The Liberator

Seniors set sights across the globe

Megan Ramsey, Staff Writer

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Before senior Will Fisher applied to college, he was enticed by the University of Cambridge, thousands of miles away, where his dad had done work as a young adult. He did not limit himself to the borders of the United States. Now Fisher will walk paths his dad walked years ago and attend classes in buildings that have stood through history. Choosing the college one will go to for the next four years is a life-changing decision. Much more rests on the decision when a senior goes abroad for college.

Fisher plans to study at the University of Cambridge’s Trinity College, in England. Fisher thinks he will find the move fairly easy and is excited to experience daily life at Cambridge. He believes Cambridge is the best opportunity for him because it’s world-renowned and provides an experience to explore Europe that few Americans have.

“I’m really looking forward to being able to travel around Europe because the travel around there is super cheap, and there’s a bunch of places nearby to visit,” Fisher said.

Senior Anna de la Fuente will be attending McGill University in Montreal, Quebec. She believes that this is one of the best opportunities to make a drastic change in her life. De la Fuente said that students going abroad for college have to be open-minded, tenacious and responsible.

“I think that this is a time in your life where if you want to pick up and leave, do it now,” de la Fuente said. “If you don’t like it after four years or even after one year, you can come home, you still have a support net in the university, so it’s just a great time to go off and have an adventure.”

According to college counselor Vyasar Ganesan, students going abroad are generally drawn to adventure and change. However, he said the adjustment period is crucial for students going abroad. Students need time to visit their college with their families, find housing and get acclimated to life there.

“College is a transformative experience, right,” Ganesan said. “Going to college abroad is even more transformative… If you’re going to Europe, you’re not just going to be exposed to the culture of Europe, but you’re also exposed to the financial crisis they’re having, the immigrant crisis, the existential crisis, all these other things that you don’t think about when you’re there and then you see it and live it.”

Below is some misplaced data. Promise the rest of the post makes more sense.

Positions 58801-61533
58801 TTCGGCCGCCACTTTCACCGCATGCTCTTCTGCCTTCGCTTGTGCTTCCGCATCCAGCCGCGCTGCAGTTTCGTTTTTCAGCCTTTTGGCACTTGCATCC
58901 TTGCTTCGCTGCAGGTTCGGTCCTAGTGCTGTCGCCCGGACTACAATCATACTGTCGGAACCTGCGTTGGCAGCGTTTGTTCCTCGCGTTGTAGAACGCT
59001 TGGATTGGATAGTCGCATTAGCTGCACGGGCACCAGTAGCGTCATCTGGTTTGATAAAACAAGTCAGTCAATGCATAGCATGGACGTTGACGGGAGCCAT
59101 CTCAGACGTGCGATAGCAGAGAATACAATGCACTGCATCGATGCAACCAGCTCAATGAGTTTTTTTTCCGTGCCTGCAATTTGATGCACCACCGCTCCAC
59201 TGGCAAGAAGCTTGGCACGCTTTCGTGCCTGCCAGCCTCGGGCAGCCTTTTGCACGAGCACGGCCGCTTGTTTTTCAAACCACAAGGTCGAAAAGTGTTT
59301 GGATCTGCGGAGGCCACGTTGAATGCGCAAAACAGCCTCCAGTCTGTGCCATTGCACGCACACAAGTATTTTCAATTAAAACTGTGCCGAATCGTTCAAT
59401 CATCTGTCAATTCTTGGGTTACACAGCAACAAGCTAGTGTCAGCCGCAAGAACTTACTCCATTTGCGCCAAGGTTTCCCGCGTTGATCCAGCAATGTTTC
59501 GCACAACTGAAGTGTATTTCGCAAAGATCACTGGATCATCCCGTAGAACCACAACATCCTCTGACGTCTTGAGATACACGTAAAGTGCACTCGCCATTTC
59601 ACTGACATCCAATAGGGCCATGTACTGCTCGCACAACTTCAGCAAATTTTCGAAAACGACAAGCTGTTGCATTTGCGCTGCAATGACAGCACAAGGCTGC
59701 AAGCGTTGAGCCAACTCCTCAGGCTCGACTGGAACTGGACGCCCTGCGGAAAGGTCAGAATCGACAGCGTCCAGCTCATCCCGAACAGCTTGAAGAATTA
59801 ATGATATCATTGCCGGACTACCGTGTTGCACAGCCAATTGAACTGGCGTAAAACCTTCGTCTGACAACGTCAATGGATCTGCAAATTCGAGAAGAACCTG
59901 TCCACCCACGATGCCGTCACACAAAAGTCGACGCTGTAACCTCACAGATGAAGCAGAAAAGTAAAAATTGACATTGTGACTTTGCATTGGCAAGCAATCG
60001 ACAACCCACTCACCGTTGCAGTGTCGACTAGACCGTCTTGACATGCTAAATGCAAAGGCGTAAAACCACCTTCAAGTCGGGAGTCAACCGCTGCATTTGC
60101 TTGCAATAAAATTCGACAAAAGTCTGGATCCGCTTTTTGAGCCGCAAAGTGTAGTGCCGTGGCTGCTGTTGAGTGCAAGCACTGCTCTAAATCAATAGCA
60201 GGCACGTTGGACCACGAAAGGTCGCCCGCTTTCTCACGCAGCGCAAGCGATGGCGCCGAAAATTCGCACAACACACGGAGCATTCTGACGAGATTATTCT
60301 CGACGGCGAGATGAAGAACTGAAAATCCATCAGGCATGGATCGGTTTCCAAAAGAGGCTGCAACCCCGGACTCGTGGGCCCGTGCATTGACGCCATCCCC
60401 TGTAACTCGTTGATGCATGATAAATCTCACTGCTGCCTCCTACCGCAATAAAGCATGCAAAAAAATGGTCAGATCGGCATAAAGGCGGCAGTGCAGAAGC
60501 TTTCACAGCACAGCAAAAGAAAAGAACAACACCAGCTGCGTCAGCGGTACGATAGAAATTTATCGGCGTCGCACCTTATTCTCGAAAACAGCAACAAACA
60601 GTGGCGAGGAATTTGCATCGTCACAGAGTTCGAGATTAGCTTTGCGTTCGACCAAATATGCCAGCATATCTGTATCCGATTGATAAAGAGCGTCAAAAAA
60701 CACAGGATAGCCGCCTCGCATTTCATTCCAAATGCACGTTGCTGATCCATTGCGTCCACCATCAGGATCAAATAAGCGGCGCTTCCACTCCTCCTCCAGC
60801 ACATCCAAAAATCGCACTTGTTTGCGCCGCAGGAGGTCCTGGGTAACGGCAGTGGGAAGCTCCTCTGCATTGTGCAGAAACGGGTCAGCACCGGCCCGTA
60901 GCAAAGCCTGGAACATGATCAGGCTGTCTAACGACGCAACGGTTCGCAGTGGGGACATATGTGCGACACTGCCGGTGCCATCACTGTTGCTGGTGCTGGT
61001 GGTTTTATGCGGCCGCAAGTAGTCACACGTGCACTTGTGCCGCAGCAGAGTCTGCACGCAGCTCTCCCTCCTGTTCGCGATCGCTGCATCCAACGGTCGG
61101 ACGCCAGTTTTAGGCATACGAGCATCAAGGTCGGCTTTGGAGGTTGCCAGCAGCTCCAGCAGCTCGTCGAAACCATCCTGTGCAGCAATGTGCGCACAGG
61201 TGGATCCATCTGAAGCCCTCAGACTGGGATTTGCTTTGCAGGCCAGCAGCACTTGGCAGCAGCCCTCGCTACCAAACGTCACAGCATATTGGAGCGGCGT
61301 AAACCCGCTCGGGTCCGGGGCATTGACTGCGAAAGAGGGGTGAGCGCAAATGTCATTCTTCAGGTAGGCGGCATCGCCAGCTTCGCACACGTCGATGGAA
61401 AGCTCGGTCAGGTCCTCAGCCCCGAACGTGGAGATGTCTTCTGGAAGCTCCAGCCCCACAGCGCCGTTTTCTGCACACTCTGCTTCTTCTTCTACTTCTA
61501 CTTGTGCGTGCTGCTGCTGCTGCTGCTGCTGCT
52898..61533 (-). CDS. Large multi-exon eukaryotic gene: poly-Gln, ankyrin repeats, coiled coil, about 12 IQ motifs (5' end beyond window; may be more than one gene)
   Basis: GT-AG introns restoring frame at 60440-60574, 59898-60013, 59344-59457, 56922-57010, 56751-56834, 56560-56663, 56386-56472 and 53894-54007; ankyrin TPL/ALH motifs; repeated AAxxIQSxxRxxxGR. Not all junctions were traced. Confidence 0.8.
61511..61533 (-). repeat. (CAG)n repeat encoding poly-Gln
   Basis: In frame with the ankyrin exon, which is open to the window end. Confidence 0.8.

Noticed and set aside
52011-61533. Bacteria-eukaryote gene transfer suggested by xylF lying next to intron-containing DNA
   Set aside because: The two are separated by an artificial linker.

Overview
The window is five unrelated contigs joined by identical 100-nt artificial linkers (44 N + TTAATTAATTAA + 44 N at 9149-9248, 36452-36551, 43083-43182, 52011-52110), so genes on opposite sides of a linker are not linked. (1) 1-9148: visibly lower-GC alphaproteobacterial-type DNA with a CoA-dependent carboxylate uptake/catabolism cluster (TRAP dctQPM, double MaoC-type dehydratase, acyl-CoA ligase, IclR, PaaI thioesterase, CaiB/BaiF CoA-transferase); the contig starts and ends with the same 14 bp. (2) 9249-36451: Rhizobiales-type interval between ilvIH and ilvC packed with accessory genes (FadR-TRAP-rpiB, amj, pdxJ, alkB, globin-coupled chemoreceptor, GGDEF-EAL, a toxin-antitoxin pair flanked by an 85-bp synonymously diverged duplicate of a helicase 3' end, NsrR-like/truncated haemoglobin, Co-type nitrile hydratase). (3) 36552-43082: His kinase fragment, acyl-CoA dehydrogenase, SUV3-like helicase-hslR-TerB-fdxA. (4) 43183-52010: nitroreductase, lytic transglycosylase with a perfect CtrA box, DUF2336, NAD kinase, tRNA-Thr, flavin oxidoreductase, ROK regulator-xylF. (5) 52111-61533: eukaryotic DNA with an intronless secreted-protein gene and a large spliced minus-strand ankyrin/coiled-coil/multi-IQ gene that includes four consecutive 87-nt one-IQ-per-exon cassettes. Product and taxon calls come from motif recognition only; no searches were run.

While Ganesan explained that it is hard for many students to get out of Texas and that even staying in the United States is an adventure, De la Fuente explained that the distance was not an issue for her because Canada is just as far as some schools in the United States. She is ecstatic to go to her dream school

“I have never really been tied to the United States,” de la Fuente said. “I’m kind of comfortable wherever I am, and so I looked for programs that were best of the best.”

Fisher said he worries about dealing with the distance from his family and friends while in college. Even though he will be experiencing college without people he is close to, he expressed that he is pleased with his decision.

“Depending on who you are, if you have a major in a school that you’re really fixed on, for those reasons alone, then maybe stick with that, cause that could be what’s good for you,” Fisher said. “It depends on the person, but I think if you like traveling and the experience, then definitely it’s worth at least applying to.”

Ganesan said if students are thinking about going abroad, they should have a good mix of schools in and outside of the United States to apply to. He thinks cost shouldn’t be a barrier to going abroad because students are likely to get financial aid.

“If you know exactly what you want to do, you can apply straight to med school, you can apply straight to law school, apply straight to pre-professional programs,” Ganesan said. “So the opportunities are unlimited for people who know exactly what they want to do. I will say for the student who doesn’t know what they want to do, or is still just exploring their options, going abroad is not a good idea.”

College abroad doesn’t have to be a compromise. Fisher said there are many schools, like Cambridge where students don’t sacrifice academics or courses they want to take, and there’s the added bonus of getting to travel and be abroad. There are also several locations like Canada where tuition will actually be cheaper.

“For students who are thinking about it, remember that transferring is always an option,” Ganesan said. “Just as US students can transfer between colleges, same thing with the UK, same thing with international schools.”

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The Student Run Newspaper of the Liberal Arts and Science Academy
Seniors set sights across the globe